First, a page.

Once I was a clever boy learning the arts of Oxford... is a quotation from the verses written by Bishop Richard Fleming (c.1385-1431) for his tomb in Lincoln Cathedral. Fleming, the founder of Lincoln College in Oxford, is the subject of my research for a D. Phil., and, like me, a son of the West Riding.

I have remarked in the past that I have a deeply meaningful on-going relationship with a dead fifteenth century bishop...
It was Fleming who, in effect, enabled me to come to Oxford and to learn its arts, and for that I am immensely grateful.


Saturday, 22 September 2012

St Maurice and the Theban Legion


Today is the feast, inter alia, of St Maurice and of his companions in the Theban legion. There is an account of the story of their martyrdom and a discussion as to its historical veracity in this online article which can be read here.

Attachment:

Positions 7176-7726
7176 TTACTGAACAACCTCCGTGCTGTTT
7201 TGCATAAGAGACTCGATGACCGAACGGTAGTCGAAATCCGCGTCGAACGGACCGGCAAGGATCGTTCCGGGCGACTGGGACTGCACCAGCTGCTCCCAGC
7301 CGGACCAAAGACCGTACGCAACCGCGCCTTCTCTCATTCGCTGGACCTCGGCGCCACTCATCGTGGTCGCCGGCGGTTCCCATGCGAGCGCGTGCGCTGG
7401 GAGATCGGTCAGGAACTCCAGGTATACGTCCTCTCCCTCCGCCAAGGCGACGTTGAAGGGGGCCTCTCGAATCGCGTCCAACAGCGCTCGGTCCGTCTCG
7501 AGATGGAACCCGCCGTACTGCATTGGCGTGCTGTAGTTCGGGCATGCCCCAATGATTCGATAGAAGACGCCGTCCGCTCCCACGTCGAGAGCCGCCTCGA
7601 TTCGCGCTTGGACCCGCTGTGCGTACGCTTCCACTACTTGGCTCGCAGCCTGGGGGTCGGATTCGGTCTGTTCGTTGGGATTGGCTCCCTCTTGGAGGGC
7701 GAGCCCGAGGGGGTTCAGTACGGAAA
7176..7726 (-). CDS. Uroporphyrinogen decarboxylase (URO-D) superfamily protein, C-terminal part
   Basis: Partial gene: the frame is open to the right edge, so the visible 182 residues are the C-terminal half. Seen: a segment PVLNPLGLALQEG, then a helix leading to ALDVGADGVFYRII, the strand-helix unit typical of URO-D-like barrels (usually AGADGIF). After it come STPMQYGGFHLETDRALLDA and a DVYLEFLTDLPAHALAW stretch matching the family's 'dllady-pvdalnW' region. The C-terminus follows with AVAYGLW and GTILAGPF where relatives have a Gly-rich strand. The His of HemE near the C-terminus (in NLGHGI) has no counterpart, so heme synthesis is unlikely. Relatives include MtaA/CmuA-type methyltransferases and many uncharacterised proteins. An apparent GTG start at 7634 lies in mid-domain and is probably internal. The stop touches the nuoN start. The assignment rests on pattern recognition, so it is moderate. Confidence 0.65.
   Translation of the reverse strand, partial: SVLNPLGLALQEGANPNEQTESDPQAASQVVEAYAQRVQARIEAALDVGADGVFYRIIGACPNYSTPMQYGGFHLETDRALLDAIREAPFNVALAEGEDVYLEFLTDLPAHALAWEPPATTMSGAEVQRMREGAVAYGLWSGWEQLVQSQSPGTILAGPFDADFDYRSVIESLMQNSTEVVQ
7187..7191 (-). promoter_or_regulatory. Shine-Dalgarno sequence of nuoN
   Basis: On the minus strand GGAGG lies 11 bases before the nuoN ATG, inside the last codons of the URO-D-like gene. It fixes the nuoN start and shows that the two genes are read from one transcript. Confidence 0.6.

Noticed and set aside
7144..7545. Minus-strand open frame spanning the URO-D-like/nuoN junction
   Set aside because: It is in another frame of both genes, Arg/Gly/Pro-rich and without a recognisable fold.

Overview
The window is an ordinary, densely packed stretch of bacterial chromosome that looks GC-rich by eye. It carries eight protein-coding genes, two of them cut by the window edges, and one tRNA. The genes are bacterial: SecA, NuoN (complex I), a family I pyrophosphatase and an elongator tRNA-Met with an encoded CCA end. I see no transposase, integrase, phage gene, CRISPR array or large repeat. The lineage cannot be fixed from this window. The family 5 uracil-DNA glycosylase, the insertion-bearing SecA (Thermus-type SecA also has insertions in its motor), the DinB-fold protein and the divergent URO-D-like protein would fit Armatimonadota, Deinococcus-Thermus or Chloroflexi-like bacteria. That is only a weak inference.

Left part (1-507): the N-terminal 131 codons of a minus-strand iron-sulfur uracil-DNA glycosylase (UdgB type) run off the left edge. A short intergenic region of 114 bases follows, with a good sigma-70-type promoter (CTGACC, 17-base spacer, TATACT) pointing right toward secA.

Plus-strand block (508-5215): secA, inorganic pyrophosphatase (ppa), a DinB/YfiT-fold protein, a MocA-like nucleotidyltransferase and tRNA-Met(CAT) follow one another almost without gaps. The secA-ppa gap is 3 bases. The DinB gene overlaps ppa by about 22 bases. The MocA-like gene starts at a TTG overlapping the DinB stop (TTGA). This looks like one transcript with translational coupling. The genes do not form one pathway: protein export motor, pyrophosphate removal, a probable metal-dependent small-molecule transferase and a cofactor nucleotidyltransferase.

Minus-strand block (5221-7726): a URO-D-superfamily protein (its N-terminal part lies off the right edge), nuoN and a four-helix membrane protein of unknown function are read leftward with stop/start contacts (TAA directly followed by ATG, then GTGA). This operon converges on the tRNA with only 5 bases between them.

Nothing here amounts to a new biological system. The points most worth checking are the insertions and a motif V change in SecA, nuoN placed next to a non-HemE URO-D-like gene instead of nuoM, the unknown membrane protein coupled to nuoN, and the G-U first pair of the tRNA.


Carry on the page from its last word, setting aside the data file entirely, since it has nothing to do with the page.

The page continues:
As a saint he was not an especial object of veneration in England - the one ancient church I recall dedicated to him was a small one outside Monk Bar in York which was rebuilt in the nineteenth century and demolished in the 1960s. On the continent however his cult was extensive within the Holy Roman Empire - where he was a patron of the Emperors - and in Switzerland, the scene of the martyrdom of the Legion, Italy, France and Spain. 
In the middle ages his African origins were often shown in representations of him, perhaps most famously in the thirteenth century statue in Magdeburg Cathedral in Germany:

File:Smaurice.jpg

Image: Wikipedia

El Greco's painting of the scene, itself from 1580-82 and also at the Escorial, places St Maurice and his immediate companions in the foreground, and the executions in the background: 


File:Elgreco50.jpg

Image: Wikipedia

The result is, dare one say it, one which suggests an incredibly polite occasion, almost a garden party of elegant young men politely waiting to be decapitated and engaged in edifying conversation whilst others of their group are martyred.


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